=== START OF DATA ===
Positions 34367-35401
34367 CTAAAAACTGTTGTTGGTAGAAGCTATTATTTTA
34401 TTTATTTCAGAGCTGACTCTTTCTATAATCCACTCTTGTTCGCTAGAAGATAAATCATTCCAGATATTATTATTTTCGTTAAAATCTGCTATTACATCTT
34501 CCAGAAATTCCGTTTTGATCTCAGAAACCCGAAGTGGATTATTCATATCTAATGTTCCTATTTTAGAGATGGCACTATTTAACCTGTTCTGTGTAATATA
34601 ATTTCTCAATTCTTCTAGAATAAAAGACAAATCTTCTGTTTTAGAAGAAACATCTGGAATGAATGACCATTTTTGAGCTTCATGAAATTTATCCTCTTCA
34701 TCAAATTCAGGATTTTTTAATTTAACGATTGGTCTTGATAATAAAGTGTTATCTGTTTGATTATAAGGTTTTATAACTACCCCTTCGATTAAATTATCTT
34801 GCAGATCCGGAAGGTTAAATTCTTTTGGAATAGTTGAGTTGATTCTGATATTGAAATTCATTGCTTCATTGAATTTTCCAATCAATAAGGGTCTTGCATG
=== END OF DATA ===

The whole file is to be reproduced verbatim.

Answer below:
Positions 34367-35401
34367 CTAAAAACTGTTGTTGGTAGAAGCTATTATTTTA
34401 TTTATTTCAGAGCTGACTCTTTCTATAATCCACTCTTGTTCGCTAGAAGATAAATCATTCCAGATATTATTATTTTCGTTAAAATCTGCTATTACATCTT
34501 CCAGAAATTCCGTTTTGATCTCAGAAACCCGAAGTGGATTATTCATATCTAATGTTCCTATTTTAGAGATGGCACTATTTAACCTGTTCTGTGTAATATA
34601 ATTTCTCAATTCTTCTAGAATAAAAGACAAATCTTCTGTTTTAGAAGAAACATCTGGAATGAATGACCATTTTTGAGCTTCATGAAATTTATCCTCTTCA
34701 TCAAATTCAGGATTTTTTAATTTAACGATTGGTCTTGATAATAAAGTGTTATCTGTTTGATTATAAGGTTTTATAACTACCCCTTCGATTAAATTATCTT
34801 GCAGATCCGGAAGGTTAAATTCTTTTGGAATAGTTGAGTTGATTCTGATATTGAAATTCATTGCTTCATTGAATTTTCCAATCAATAAGGGTCTTGCATG